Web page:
“Where one vessel, clearly shown to have been guilty of a fault adequate in itself to account for a collision, seeks to impugn the management of the other vessel, there is a presumption in favor of the latter which can only be rebutted by clear proof of a contributing fault, and this principle is peculiarly applicable to a vessel at anchor, complying with regulations concerning lights and receiving injuries through the fault of a steamer in motion.”

  15. Heh heh Admiralty and International Law for the Prevention of Collisions at Sea [sic] makes assumptions about maneuverability more appropriate for vessels of a length less than the Ever Green’s beam.

    Considering these beasts take of the order of 5 nautical miles to come to a stop (even going dead-slow through the Suez Canal); you might anchor your ship, and have time to go below, brew a pot, add your rum, drink it and fall asleep; and still be found guilty of obstructing the course of a behemoth.

    (I’m not a maritime lawyer, but worked setting up accounting systems for shipping companies. There’s a bewildering set of possible costs and possible claimable disbursements following a collision, including repatriating crew members and compensating them for lost earnings.)

  16. PlasticPaddy says

    I first read “lost earnings” as “lost earrings”. Of course, depending on the force of the collision and the place on the deck where the crew member is standing, it is quite possible for the earring to fall overboard, with or without the attached crew member.

  17. J.W. Brewer: This answer about the transliteration of the Armenian is short because I just had surgery and I am typing one handed.

    allision in the dictionary you cite is glossed բաղխումն bałxowmn, an expressive variant of բախումն baxowmn “knock, collision, clash, conflict”. From this verb:

    collision is glossed among other things as բաղխումն ընդ միմեանս bałxowmn ənd mimeans “collision with each other”, “collision with one another”.

  18. maybe a good moment to share this, tweeted by Rhiannon Shaw on 24 March:

    this is just to say
    i have
    the suez

    which you
    probably needed
    for international

    forgive me
    im sideways
    and my ship ass
    is big

  19. The WCW parody is enjoyable, and “my ship ass” is a linguistically interesting phrase.

  20. Not sure collisions/allisions are covered in it, but here is:

    A Lexicon of Medieval Nordic Law

  21. David Eddyshaw’s deprecation of single-mover “collide” is traced by MWDEU to 1926 and possibly 1877. Perhaps the spread of the shibboleth impelled the resurrection of “allide”.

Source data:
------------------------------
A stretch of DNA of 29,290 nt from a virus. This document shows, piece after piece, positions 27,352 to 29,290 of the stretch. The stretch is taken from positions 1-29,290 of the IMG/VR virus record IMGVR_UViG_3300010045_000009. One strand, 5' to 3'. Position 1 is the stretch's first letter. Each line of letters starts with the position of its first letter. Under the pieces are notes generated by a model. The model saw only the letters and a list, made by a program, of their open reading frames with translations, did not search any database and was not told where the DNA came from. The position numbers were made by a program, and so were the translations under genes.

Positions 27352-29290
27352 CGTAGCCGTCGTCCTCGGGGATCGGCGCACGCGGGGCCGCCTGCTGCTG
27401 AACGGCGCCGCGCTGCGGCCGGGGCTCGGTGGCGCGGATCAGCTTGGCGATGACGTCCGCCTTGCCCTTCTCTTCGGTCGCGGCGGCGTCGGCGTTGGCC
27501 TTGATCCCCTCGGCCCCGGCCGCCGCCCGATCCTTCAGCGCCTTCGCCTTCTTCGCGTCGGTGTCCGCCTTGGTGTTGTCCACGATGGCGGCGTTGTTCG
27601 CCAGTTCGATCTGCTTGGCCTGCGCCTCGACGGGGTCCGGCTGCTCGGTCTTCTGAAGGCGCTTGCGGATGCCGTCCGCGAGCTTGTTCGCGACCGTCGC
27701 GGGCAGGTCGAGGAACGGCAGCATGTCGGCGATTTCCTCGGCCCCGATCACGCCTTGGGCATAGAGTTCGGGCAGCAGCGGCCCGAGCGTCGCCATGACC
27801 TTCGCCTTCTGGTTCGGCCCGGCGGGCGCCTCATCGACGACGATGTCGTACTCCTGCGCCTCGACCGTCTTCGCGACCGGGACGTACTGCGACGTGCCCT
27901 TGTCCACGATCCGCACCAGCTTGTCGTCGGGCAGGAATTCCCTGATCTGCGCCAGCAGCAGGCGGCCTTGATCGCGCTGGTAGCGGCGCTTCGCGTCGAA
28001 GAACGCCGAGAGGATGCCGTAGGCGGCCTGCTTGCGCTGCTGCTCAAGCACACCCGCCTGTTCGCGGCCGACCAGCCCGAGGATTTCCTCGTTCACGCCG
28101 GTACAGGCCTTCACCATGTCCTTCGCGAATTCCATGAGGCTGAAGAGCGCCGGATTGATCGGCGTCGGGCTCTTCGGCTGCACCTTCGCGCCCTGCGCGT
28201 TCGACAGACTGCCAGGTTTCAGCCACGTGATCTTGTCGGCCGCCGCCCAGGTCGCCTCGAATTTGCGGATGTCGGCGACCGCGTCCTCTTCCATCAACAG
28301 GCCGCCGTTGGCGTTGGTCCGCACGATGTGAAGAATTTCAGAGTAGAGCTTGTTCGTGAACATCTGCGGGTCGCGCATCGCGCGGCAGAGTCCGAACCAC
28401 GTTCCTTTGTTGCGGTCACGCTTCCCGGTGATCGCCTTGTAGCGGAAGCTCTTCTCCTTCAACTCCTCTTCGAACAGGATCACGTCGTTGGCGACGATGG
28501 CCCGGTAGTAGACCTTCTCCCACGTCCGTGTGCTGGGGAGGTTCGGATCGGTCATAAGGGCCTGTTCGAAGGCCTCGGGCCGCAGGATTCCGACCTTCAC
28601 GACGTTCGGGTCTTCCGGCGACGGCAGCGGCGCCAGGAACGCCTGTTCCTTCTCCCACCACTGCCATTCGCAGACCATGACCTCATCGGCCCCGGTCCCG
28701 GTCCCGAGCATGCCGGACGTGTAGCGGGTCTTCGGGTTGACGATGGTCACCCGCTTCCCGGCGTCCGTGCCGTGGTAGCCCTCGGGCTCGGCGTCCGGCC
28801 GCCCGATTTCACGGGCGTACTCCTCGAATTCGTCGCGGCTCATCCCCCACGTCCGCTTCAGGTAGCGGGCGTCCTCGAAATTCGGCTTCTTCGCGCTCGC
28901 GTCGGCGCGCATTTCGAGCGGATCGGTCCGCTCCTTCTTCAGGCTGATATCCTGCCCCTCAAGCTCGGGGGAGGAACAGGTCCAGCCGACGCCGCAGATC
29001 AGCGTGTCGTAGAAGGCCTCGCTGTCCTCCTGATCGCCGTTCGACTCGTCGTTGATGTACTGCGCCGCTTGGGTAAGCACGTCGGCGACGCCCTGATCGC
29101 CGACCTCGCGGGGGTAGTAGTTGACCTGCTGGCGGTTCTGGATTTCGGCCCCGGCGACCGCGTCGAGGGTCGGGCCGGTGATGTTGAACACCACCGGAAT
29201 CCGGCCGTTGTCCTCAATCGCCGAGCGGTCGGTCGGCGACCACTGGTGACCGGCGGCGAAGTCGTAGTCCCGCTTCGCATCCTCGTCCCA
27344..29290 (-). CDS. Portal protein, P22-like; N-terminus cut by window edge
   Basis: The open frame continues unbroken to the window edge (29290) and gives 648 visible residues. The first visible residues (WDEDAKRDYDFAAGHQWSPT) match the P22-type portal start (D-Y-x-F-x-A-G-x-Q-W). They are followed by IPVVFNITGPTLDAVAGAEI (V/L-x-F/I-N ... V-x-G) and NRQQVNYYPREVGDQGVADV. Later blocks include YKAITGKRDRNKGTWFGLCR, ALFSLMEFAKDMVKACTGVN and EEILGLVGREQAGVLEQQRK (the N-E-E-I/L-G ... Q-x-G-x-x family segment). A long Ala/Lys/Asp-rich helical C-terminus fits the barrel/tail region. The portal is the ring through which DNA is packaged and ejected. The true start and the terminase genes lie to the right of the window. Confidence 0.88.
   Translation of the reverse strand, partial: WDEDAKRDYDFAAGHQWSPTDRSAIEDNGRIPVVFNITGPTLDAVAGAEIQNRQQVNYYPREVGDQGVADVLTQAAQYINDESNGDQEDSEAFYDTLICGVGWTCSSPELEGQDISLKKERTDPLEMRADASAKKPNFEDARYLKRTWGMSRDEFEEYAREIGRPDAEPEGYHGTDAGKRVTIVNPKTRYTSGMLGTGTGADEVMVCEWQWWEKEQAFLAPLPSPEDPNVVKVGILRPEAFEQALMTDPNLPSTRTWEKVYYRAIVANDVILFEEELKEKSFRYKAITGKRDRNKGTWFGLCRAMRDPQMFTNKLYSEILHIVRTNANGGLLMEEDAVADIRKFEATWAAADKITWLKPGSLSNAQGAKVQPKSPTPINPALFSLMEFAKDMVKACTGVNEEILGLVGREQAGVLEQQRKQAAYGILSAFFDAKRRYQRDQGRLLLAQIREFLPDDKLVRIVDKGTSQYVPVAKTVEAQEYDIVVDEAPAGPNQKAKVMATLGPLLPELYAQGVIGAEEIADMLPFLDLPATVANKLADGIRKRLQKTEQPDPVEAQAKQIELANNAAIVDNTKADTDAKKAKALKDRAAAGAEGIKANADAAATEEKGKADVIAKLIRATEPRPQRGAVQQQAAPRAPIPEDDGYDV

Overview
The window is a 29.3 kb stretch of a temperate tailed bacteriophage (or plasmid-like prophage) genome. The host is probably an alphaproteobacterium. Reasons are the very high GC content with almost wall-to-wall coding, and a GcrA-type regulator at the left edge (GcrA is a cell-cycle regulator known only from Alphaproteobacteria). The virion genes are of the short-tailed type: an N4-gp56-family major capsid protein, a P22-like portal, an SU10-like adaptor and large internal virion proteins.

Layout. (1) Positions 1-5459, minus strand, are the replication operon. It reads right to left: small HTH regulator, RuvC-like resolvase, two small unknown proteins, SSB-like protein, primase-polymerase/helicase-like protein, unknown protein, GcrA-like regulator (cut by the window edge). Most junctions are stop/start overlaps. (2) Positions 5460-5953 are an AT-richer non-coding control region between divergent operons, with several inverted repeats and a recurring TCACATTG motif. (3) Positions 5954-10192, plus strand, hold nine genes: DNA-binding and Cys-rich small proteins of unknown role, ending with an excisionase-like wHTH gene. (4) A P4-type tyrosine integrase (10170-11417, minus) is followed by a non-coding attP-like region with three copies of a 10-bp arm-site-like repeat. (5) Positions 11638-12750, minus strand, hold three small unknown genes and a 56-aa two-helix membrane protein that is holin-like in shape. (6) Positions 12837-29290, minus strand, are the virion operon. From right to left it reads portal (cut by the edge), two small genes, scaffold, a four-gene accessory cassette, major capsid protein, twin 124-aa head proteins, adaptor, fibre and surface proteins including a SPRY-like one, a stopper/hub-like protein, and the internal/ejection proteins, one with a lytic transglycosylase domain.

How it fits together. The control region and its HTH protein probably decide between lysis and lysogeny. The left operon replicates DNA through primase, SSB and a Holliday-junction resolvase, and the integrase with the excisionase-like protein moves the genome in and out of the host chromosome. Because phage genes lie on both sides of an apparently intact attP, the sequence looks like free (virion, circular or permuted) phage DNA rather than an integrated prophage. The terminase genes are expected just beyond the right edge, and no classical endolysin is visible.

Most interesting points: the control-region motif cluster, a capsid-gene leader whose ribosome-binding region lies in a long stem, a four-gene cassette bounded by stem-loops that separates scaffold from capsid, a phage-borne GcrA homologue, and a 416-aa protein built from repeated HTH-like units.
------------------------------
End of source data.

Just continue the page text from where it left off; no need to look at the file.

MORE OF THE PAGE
I wonder what alternative to single-mover “collide” is offered by the sources that deprecate it; not “allide”, it would seem. Perhaps they just want to create a pointless lexical gap. I dub this evil lexical caries, to be prevented by lexical fluoridation.

  22. J.W. Brewer says

    The 1877 source in MWDEU is William Cullen Bryan’s “Index Expurgatorius,” which is just a list, without explanations, of words or particular usages of words that Bryant, as newspaper editor, said “are to be avoided.” So “collided” is to be avoided because Bryant disliked the word, even in describing literal both-parties-were-in-motion scenarios. Other words to be avoided include “aspirant,” “donate,” “humbug,” and “taboo.” 21st-century readers may applaud the political outlook implied by Bryant’s condemnation of “authoress” and “darkey, for ‘negro,'” yet be disappointed to find him inveighing against “graduate, for ‘is graduated,” and just baffled by his distaste for “balance, for ‘remainder.'” Maybe a bit over half of the condemned words reflect a coherent sense of desirable journalistic register — don’t use words that are too slangy and don’t use words that are too fussy/pretentious. That may even include some items reflecting controversies that have long since been definitively lost, like his dislike of “pants, for ‘pantaloons,'” which may have once sounded slangy but no longer does. The balance (see what I did there?) seem much more random in terms of their likely motivations.

    The whole list is included in this Bryant-tribute volume from 1894.

  23. Trond Engen says

    When an allided ship comes free, is that an elision? Was the Ever Given elided?

    Can you be prosecuted for allusion to the enemy if it’s a one-sided affair?

  24. @J.W. Brewer: I confess that I didn’t particularly care for that sense of balance when I was younger either. I’m not sure why. That meaning is so common that I have forgotten whatever reason I had for disliking it and effectively forgotten that I even do dislike it.

  25. I’m reminded of the aged Baron de Charlus bowing to an aged woman he has forgotten he hates.

  26. The collision/allision issue came up about ten years ago at Language Log.

  27. J.W. Brewer says

    The comments in that old LL thread include this striking description of what some might call an allision and others a collision, attibuted to John von Neumann:

    “I was proceeding down the road. The trees on the right were passing me in orderly fashion at sixty miles per hour. Suddenly one of them stepped in my path.”

    I am separately reminded of one of the most Imagistic passages in the corpus of rock lyrics from the 1970’s:

    “Whiskey bottle.
    Brand-new car.
    Oak tree, you’re in my way.”

    Very Ezra-Pound-in-1915 IMHO, although unfortunately the lyricist died too soon thereafter to even make it to a Hugh Selwyn Mauberly phase.

  28. ktschwarz says

    “A car can’t collide with a tree” used to be one of the most risible proscriptions of the AP stylebook; it was finally deleted in 2018 after widespread ridicule, e.g. from Jonathon Owen, Stan Carey, and John McIntyre.

  29. David Eddyshaw says

    The collision/allision issue came up about ten years ago at Language Log.

    Good grief, my usage of “collide” is approved by Simon Heffer! I repent in dust and ashes, and will henceforward make a particular point of using it when one of the participants is stationary.

  30. In particle physics, the term “collider” is reserved for experiments where there are two beams of particles traveling in opposite directions colliding with each other.

    The other type of setup, where you have a single beam smashing into a stationary object is called a “fixed-target experiment”, not an “allider” (alas).

    The distinction between these types of experiments is pretty important, and the distinction between the terms is maintained without any obnoxious prescription.

Speak Your Mind